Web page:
Wasting assets are properties and investments that have a limited life. Often, a wasted asset is a resource that is intended for use until there is nothing left. During the life of productive usage, assets of this type produce revenue, but eventually reach a state where the worth of the asset begins to wane.
Natural resources that are acquired as investments are excellent examples of wasting assets. Timber is one type of wasting asset that can be harvested and refined for particular uses. In some instances, the timber is used in the construction of a home, where it reaches a pinnacle of worth then slowly begins to depreciate. With some applications of timber, the depletion comes more rapidly, such as in the production of wooden toothpicks. Discarded after one use, the timber that is converted and used for this purpose reaches the high point of value at the time of sale, then provides less and less return as the used products are crushed and recycled into other products. Eventually, the fiber cannot be recycled any further and the wasting asset is considered to be out of the money, or no longer able to produce even a diminished revenue.
Natural gas, oil, and coal are all considered to be investments that fit the profile for a wasting asset. A wasting asset of this type is sometimes referred to as a consumed asset, since once it is used, there are few or no ways to recycle the product for the generation of additional revenue. Essentially, any product that is derived from a mine would qualify as a wasting asset, since at some point in the future, the minerals will cease to have a high amount of value and will be depreciated until there is no return at all.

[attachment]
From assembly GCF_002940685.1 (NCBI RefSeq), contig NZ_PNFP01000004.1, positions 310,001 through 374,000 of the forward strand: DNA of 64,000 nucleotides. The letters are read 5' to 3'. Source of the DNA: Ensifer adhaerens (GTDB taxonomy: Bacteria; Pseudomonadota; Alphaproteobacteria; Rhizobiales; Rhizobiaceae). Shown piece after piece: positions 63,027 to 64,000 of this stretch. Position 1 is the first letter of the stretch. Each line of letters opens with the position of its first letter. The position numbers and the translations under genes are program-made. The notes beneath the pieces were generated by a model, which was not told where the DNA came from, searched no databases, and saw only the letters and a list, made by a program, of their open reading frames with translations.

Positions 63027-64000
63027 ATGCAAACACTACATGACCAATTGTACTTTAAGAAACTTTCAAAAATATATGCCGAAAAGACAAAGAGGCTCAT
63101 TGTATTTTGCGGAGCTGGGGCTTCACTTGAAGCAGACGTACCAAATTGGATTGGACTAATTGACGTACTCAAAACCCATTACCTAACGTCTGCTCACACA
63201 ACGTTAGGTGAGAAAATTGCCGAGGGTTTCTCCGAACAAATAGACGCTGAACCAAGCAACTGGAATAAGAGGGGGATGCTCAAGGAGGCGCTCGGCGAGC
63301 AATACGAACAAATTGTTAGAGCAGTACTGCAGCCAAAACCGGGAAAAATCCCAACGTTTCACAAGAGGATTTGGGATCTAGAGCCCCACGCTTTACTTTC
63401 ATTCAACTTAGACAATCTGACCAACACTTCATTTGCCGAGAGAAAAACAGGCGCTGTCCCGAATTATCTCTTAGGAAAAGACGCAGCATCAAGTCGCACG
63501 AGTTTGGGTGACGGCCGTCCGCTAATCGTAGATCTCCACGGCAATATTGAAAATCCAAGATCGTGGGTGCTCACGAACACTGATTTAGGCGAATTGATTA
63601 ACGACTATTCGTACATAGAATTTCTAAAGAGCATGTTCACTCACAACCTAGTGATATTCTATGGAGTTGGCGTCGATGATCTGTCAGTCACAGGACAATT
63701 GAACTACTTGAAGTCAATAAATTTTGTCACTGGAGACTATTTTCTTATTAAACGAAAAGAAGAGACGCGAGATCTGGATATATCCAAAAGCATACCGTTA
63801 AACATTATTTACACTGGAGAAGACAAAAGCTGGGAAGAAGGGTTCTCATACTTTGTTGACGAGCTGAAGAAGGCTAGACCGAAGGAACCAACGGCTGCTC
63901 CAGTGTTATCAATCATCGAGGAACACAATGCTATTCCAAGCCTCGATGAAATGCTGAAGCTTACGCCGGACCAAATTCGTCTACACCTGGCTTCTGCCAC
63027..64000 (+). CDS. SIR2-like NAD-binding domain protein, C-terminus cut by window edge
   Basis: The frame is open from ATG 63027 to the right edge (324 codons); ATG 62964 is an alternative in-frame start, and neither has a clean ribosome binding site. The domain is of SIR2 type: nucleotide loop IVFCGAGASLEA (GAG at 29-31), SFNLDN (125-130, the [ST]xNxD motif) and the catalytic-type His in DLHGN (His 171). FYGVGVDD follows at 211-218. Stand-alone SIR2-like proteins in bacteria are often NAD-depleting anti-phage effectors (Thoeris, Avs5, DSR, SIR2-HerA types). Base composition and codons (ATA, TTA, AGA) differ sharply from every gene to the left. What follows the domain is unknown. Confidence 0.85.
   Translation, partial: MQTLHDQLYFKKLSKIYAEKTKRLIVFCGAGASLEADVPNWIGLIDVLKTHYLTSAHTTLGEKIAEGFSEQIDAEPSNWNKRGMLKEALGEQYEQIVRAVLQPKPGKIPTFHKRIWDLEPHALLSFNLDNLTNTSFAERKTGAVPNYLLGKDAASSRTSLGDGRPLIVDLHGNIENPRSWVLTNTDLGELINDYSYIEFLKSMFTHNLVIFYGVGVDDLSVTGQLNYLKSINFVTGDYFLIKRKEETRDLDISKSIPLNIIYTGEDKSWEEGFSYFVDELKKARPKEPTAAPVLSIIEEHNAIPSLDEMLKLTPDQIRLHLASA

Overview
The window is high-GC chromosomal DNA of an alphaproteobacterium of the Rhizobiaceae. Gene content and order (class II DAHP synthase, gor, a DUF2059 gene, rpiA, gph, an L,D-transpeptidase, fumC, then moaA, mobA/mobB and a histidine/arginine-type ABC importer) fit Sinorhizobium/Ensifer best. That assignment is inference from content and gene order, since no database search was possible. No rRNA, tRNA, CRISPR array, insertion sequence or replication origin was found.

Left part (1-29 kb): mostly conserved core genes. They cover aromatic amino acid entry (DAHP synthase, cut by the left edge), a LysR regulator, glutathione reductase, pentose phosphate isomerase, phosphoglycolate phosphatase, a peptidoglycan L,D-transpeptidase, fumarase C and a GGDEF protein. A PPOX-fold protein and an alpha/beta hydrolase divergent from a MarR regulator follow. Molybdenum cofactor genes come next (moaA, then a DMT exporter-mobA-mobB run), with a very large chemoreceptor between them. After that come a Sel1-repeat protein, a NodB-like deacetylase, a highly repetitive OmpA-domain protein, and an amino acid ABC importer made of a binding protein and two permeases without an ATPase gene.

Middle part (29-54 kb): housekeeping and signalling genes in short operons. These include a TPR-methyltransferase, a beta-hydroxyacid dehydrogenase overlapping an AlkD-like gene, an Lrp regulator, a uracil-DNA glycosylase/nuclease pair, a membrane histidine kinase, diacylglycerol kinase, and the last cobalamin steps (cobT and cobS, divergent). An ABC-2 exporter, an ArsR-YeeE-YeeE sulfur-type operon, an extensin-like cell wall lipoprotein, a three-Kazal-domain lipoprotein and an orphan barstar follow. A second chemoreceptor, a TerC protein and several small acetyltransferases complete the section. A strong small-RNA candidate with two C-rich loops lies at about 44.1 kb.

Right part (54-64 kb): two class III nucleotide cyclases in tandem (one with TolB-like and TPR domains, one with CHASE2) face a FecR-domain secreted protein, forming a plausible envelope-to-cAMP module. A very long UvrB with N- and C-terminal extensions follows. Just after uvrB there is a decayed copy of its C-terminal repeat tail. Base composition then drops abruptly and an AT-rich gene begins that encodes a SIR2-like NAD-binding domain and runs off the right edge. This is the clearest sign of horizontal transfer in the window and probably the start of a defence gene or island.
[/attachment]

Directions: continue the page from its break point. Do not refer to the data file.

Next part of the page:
Often, a wasting asset is well worth the initial investment. For example, an investor may choose to harvest huge amounts of timber at a relatively competitive price, then resell the material at an excellent profit. The buyer in turn may use the timber to create a wide range of products, which are manufactured at a profit. However, once the consumer has assumed ownership of the manufactured items, the process of depreciation will begin and the once profitable material will cease to generate revenue.